Kuwait will keep production at about 3 million barrels a day for the next year or so, he said. Output at this level would make Kuwait the second-biggest producer in OPEC after Saudi Arabia, according to data compiled by Bloomberg.


Libya’s parliament approved a new cabinet at the end of October that includes Oil Minister Abdulbari al-Arusi, who has made few public statements since then.

Output from the holder of Africa’s biggest crude reserves has returned to just under the pre-conflict level of 1.6 million barrels a day, the former oil minister, Abdul-Rahman Ben Yezza, said on Sept. 24 at a conference in Tripoli.


Nigeria’s monthly output dropped to 1.95 million barrels a day in October, from 2.06 million barrels the month before, as the country experienced the worst flooding in about 50 years, the International Energy Agency said in a Nov. 13 report.

The country is still expanding production capacity and plans to an oil exploration licensing round by the end of this year, and a larger one in 2013, Nigerian Oil Minister Diezani Alison-Madueke said in an e-mailed statement on Oct. 25.


“Supply is fine,” Qatari Energy Minister Mohammed al-Sada told reporters in Doha today. “I don’t see any supply issues at the moment and the stocks levels are healthy.”

“Supply is at very comfortable levels and it’s reflected by the reserves worldwide,” he said.


Saudi Arabian Oil Minister Ali al-Naimi said on Oct. 9 that he wants to see the Brent oil price near $100 a barrel.

“We will work towards moderating the price,” al-Naimi told reporters in Riyadh ahead of a regional conference of oil ministers. “We will meet the market demands fully.”

Al-Naimi reconfirmed that Saudi Arabia, the biggest oil exporter, has a crude production capacity of 12.5 million barrels a day. The kingdom’s output this year has ranged from 9.7 million barrels a day to 10.1 million barrels, depending on demand, he told reporters after the meeting.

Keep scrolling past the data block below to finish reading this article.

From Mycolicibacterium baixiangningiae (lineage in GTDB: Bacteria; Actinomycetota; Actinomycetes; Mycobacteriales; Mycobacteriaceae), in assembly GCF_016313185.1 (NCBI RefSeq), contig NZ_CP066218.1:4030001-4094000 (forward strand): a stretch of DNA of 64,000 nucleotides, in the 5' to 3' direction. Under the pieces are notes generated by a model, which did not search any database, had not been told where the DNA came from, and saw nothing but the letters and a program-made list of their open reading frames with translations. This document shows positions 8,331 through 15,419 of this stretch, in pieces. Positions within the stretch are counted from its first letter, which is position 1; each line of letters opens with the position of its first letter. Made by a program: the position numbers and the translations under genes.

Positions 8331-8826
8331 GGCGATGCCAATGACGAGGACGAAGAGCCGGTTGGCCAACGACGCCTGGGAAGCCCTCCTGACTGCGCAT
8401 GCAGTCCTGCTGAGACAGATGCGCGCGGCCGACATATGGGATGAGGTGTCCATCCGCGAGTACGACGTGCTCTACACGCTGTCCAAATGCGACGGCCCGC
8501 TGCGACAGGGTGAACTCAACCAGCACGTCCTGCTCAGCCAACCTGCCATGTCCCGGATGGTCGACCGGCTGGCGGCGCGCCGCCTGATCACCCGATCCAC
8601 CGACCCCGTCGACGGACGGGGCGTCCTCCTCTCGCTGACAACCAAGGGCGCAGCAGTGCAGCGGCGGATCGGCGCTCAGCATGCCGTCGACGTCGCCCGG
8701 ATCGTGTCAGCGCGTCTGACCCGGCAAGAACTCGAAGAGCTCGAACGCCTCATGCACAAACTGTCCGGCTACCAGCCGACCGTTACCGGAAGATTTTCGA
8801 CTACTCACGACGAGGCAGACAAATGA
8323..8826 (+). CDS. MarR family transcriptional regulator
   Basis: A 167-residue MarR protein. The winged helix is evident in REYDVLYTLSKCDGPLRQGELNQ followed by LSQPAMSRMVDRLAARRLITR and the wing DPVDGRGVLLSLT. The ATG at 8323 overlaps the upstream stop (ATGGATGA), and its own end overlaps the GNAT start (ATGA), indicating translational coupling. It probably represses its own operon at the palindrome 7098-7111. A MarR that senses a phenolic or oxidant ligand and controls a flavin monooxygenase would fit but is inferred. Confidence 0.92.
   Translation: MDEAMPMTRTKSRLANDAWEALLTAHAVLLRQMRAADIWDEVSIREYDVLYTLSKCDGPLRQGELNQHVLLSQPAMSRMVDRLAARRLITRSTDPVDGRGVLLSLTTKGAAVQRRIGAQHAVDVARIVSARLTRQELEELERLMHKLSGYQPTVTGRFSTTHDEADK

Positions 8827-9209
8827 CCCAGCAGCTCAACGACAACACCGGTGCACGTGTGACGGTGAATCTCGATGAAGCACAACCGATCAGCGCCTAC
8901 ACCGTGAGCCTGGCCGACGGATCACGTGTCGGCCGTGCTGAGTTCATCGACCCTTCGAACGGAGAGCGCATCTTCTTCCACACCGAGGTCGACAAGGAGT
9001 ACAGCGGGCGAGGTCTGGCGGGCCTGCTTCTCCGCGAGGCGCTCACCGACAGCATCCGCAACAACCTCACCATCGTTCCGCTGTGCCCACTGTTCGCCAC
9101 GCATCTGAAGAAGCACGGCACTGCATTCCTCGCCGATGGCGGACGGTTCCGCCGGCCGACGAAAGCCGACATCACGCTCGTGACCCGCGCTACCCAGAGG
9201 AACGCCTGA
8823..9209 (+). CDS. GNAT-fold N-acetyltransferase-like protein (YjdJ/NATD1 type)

United Arab Emirates Oil Minister Mohamed al-Hamli said Nov. 13 in Abu Dhabi that the world oil market is balanced, which helps satisfy customer demand, Wakalat Anba’a al-Emarat, the Emirates news agency, reported. Al Hamli said the U.A.E. is committed to see a stable and well-supplied world oil market and fair prices for both producers and consumers so as to fuel global economic growth, according to the WAM report.


Venezuelan Energy and Oil Minister Rafael Ramirez said on Nov. 7 that the country’s current oil production capacity is 3.1 million barrels a day, and that current production levels will be maintained to defend oil prices in 2013.


Secretary-General Abdalla El-Badri said Nov. 13 he doesn’t expect the producer group to cut oil production at its next meeting because markets are adequately supplied.

“I don’t see it at this time,” El-Badri said, responding to a question about whether OPEC would reduce supply. “The market is very well supplied. Everybody is happy,” he said in an interview in London while attending the Oil & Money conference.